The tech and entertainment industries were rattled last year as soaring inflation triggered a stock market sell-off. Amazon (AMZN -2.22%) and Netflix's (NFLX -0.68%) active roles in both markets led their stocks to plunge about 50% during 2022. Despite a partial recovery since Jan. 1, shares in these companies remain down over the last three years, prompting a potential buying opportunity.

Inflation eased for the ninth consecutive month in March, with prices rising 5% compared to 6% in February and 9.1% in June 2022. This has already provided a small boost to Amazon and Netflix shares -- and it could prompt a bull run if a reduction in the cost of living bolsters business over the next year. So now could be a smart time to consider investing in one of these tech giants. 

But first, you'll need to know which is the better buy. So let's find out whether your money is better off with Amazon or Netflix. 

Amazon 

Amazon has an increasingly diverse business with solid positions in cloud computing, grocery, streaming, space satellites, and more. However, it's the company's e-commerce business that has made it a household name worldwide and provided it with the funds to expand into other markets. Unfortunately, Amazon's dominance in online retail proved a weak point amid macroeconomic headwinds last year, with its North American and international segments reporting $10.6 billion in operating losses in fiscal 2022.

However, improving inflation has Wall Street feeling bullish about Amazon's long-term e-commerce prospects. J.P. Morgan analyst Doug Anmuth said on April 21 that he expects the company to continue growing its market share through untapped retail areas like grocery, apparel, and furniture while also improving operating margins. Anmuth explained that Amazon "is taking meaningful steps to control costs" after the company laid off about 27,000 workers over the last year, closed or shut down production on dozens of warehouses, and shuttered ongoing projects like Amazon Care. 

As a result, the J.P. Morgan analyst maintained an overweight rating for Amazon and a price target of $135, which projects stock growth of 27%. Anmuth is not the only one bullish about Amazon. Forty-six out of 50 analysts currently hold a strong buy/buy rating for the company, with Amazon projected to make a strong recovery this year.

Netflix 

Netflix investors have been on a roller coaster in recent years, with the COVID-19 pandemic sending its stock skyrocketing to an all-time high in November 2021. Then, economic hurdles last year sent its stock crashing back down alongside steep losses in subscribers. The company has gradually begun recovering, reporting membership growth for three consecutive quarters since the third quarter of 2022. However, Netflix still has a long way to go to win back investors with consistent revenue gains.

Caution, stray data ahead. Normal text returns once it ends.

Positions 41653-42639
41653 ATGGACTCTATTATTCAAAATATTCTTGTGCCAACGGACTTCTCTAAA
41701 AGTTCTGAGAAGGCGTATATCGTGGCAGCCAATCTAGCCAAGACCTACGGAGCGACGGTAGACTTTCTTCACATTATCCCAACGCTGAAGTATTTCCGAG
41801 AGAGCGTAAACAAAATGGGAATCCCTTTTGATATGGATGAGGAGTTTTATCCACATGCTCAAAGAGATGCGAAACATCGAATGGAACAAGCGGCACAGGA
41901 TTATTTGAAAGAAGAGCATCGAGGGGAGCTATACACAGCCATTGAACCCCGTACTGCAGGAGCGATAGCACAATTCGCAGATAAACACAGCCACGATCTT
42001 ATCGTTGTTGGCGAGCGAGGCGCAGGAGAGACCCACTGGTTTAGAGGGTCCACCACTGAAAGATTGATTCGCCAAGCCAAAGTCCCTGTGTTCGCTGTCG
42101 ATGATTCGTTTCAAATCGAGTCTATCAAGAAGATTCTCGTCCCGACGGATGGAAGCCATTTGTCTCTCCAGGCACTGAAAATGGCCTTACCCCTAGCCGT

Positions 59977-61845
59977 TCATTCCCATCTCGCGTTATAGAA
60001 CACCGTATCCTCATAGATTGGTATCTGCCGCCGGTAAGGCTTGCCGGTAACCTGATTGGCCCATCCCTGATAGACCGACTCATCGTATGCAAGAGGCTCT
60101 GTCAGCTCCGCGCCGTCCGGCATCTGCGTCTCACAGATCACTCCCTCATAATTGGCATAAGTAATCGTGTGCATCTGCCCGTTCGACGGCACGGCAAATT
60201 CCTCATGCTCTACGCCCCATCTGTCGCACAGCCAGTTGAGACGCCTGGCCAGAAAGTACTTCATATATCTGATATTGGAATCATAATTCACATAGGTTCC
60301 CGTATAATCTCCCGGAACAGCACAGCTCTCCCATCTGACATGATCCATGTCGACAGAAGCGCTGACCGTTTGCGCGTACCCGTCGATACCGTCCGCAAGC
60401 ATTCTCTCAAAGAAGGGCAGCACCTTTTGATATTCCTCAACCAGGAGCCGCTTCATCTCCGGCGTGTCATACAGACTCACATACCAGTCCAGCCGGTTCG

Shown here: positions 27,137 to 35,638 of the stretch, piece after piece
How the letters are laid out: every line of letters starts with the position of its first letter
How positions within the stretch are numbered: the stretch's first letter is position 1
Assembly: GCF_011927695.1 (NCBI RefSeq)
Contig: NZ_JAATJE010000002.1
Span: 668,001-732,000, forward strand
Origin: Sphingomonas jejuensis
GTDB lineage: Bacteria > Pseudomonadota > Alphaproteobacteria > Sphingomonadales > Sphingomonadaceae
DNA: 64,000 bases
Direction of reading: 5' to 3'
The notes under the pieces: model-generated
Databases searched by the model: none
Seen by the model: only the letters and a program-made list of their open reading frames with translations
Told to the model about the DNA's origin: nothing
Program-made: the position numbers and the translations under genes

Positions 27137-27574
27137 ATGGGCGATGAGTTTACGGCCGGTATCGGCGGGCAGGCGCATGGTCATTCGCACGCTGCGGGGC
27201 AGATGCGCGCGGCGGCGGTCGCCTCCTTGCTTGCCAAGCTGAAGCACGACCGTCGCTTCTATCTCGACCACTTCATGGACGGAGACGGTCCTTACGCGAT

On April 18, Netflix released Q1 2023 results. Revenue of $8.2 billion rose 3.7% year over year but missed analysts' expectations by $20 million. The company continued to suffer from a highly competitive streaming market and reduced consumer demand. But it remains optimistic with its ad-supported tiers and plans to expand password-sharing crackdowns. 

Alongside cuts to content spending, Netflix expects these initiatives to boost operating margins by 18% to 20% and generate "at least +$3.5 billion of free cash flow" over the next year.

Netflix is the most successful streaming service through engagement and subscriber count. However, its stock volatility makes it a tough sell. While competitors like Amazon and Walt Disney have businesses covering a wide range of markets, Netflix is all in on streaming. Its lack of diversification has led to marginal revenue growth amid macroeconomic challenges, with its future profitability contingent on remaining the streaming king. 

Is Amazon or Netflix the better buy?

Regarding revenue diversification alone, Amazon is the better buy. Its position in multiple high-profit markets makes it less risky than Netflix and has allowed it to retain a positive outlook despite recent hurdles in its online retail business.

For instance, although Amazon's e-commerce business reported substantial operating losses in 2022, its cloud platform, Amazon Web Services (AWS), kept the company profitable with its $22.8 billion in operating income. E-commerce is likely to come back strong over the next year, but you can invest in Amazon now, knowing profitability is not an issue in the meantime. 

Netflix has done well to expand into advertising and boost revenue with password-sharing crackdowns, but both efforts are still too strongly tied to streaming subscribers to fortify its future earnings.  

Moreover, Netflix's average 12-month price target of $361 accounts for 11% stock growth. Meanwhile, Amazon's average 12-month price target of $137 would yield a 32% return on your investment from its current position. As a result, Amazon is the better buy and a no-brainer investment right now.